The other key point is to not plan your itinerary, just go in the car and ride the road you see in front of you. Let yourself caught in the road, stop your mind and enjoy what you see. Extract yourself from your current flow of habits, break your unconscious walls and immerse yourself into the unknown. After 3-4 hours, return home. That’s it. As I said, it’s very important to this for at least several weeks in a row.

Short trips without an established goal worked fantastically well for me. Helped me to achieve a better clarity and sensitivity. My work actually improved, both in terms of performance and volume during that period, so I never feel I lost time during those trips.

The best image I can use is something that comes out of the fog. This is how I felt after several weeks in which I follow the habit of short 3-4 hours trips.

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Travel As A Personal Development Tool

Looking at my 2009 goal list I found a few things there related to travel. Precisely, I want to have at least 3 long term vacations this year, and that my friends, is a specific goal, not relaxation. Here comes a post about how you can use traveling as a personal development tool. Apart from having lots of fun, of course.

Personal Traveling History

I did my first travel outside my country after I hit my thirties. Yes, you can laugh now. I know, it’s fun. Ok, you can laugh even more. But that’s the truth and I will not hide it. At that time I was still involved 16 hours a day in my own business and considered travel is just a waste of precious time. Maybe, and only maybe if I could mix travel with business, then I can embark on some small trips outside my country.

And this is how I actually had my first trip to Switzerland: it was a big automotive event in Geneva and since I had the biggest car portal in Romania, I said I could give it a try. I drove 25 hours from Bucharest to Geneva, with only 3 hours of sleep in Hungary. Next year I was in Frankfurt and next year in Paris. Automotive events are quite popular, you know…

And I started to like it. In fact, I started to like it a lot. So much that last year I made one trip longer than any other I had before. In fact much longer than the sum of all my travels to the moment: to New Zealand. One may say that I somehow balanced the score with that one, but in fact, I felt that this was only the beginning. I somehow developed a travel addiction, the same way I developed my GTD addiction over time.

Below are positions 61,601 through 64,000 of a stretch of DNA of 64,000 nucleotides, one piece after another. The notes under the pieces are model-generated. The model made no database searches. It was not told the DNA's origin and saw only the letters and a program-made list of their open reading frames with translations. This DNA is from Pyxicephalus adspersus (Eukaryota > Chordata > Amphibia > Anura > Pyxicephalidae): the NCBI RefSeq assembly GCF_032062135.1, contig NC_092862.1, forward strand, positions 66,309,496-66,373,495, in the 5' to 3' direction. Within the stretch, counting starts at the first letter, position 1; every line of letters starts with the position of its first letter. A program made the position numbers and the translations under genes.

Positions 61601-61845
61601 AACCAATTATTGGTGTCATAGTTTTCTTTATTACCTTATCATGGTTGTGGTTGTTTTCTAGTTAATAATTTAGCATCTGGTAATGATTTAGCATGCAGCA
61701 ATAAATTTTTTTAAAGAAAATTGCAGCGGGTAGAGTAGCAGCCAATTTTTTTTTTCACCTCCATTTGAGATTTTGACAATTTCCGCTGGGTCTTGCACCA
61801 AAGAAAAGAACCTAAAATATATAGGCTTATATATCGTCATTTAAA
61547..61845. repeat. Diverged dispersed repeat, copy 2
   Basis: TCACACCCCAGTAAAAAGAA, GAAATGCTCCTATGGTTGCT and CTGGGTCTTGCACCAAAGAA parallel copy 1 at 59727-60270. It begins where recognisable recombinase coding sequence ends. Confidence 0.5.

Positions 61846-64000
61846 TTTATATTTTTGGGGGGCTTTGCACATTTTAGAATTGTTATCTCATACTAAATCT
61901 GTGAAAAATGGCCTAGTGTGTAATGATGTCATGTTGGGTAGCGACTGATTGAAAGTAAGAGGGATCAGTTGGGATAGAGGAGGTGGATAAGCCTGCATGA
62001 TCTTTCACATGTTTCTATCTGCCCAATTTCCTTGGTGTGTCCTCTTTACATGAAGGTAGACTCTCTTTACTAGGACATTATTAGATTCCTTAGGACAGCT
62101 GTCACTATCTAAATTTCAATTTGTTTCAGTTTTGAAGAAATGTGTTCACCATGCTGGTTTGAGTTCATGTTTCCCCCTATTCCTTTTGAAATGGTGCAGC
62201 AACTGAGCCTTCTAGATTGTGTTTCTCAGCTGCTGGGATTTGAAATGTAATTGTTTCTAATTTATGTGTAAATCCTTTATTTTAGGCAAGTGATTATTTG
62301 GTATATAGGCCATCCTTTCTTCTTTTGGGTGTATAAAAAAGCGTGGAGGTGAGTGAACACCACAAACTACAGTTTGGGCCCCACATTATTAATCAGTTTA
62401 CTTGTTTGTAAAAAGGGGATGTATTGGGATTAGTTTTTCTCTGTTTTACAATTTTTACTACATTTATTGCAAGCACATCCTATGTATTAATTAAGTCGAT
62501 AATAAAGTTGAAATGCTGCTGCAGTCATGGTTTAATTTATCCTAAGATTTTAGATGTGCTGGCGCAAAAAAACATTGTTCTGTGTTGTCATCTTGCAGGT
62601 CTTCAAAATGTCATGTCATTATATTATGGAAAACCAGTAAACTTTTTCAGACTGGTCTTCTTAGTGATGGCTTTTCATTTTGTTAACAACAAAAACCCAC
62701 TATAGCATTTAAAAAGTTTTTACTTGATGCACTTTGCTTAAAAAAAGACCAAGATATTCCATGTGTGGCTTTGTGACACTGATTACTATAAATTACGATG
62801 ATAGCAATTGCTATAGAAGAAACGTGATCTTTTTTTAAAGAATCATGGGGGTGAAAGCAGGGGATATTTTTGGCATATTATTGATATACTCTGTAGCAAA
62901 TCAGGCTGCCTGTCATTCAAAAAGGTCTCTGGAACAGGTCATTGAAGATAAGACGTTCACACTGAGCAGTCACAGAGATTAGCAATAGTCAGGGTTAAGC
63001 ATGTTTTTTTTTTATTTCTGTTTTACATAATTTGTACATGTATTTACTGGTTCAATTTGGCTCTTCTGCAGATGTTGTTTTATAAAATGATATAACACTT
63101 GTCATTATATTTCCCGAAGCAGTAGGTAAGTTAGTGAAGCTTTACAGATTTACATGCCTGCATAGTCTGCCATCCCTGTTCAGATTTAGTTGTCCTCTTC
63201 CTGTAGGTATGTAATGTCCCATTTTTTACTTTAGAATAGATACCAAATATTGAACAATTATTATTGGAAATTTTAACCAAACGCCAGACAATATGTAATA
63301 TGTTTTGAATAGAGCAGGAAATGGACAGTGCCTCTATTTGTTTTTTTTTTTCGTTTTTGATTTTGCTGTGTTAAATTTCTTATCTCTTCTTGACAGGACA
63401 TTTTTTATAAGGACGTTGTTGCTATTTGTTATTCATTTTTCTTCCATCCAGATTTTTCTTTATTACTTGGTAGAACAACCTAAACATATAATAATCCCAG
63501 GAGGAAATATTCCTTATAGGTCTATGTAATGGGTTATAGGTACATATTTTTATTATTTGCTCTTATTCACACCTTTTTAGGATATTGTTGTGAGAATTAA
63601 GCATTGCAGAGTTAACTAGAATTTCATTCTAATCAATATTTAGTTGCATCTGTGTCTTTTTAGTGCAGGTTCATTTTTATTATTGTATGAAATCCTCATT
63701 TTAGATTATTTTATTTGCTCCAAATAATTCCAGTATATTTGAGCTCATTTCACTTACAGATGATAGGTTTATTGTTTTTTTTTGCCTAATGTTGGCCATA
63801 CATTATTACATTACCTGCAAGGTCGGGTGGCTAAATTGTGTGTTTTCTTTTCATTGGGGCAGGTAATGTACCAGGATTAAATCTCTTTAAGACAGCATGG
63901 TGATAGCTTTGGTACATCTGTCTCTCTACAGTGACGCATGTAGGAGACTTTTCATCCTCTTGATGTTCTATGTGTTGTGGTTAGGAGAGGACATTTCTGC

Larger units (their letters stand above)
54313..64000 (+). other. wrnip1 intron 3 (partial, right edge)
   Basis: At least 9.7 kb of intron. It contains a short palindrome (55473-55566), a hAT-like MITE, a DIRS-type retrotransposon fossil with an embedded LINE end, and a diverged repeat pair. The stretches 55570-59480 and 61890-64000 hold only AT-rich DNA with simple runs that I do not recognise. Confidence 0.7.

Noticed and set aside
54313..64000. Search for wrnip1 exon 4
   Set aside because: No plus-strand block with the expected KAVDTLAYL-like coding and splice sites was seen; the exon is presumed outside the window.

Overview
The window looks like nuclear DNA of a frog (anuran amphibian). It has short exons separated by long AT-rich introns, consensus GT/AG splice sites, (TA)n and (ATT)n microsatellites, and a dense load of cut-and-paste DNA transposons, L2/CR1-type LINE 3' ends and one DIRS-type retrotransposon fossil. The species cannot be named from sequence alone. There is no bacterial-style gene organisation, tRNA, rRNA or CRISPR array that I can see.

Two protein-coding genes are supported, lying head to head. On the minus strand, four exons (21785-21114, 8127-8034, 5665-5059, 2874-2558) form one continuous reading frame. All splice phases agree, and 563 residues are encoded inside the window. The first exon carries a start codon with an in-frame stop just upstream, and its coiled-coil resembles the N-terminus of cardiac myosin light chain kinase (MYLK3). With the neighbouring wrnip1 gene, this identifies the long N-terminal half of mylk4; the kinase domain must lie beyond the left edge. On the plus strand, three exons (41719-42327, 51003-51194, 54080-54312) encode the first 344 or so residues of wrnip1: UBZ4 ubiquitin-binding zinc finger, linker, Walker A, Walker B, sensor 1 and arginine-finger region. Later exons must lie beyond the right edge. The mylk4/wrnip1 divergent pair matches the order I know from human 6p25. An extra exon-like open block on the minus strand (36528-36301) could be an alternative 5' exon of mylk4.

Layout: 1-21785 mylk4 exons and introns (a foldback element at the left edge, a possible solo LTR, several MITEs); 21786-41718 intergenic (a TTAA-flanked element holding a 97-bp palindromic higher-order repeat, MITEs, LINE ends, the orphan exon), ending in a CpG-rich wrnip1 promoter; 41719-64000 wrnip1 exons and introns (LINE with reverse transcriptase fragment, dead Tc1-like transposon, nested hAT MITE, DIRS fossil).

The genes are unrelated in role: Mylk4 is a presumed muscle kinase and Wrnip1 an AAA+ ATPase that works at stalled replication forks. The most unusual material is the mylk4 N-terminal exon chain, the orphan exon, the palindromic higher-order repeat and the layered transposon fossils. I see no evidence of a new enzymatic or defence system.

And then I realized that not only entrepreneurship can be a personal development tool. You can also use traveling to enhance yourself consciously. I will outline just a few of the “why’s” in this post, and in the next one I’ll try to share some specific advice about the “how’s”. For now, let’s just start with the reasons.

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Working Out Your Money Muscles

Playing the money game is something really fun, when you do it with an easy heart. And by that I mean that whenever you focus only on the money part and lose the game part you derail yourself from a path of joy and learning. Making money is just something you do in the process of creating value. The focus must always be at creating value, not at money.

In today’s post I’ll share some of my money game experiences, I will show how money can be compared with a fitness workout and I’ll take a closer look at one very scary notion related to money, and that would be debt.

The Money Game

For me money is just a source of energy. I wrote about that before so if you want to know how you can make money with a purpose, just go and read that post and return here a little later. If you already read it, than you know what I mean: each time you interact directly with money, you break an energy flow. And direct interaction with an energy flow can be really dangerous. You should consider using switches for manipulating money, the same way you manipulate switches for electricity, in order to light your room or make it warmer.

Money is just a part of a game, is something you use in the process, is not the process itself, nor the goal of your actions. People tend to forget this and they do it especially when one part of the game become a little naughty: when they are caught in debt.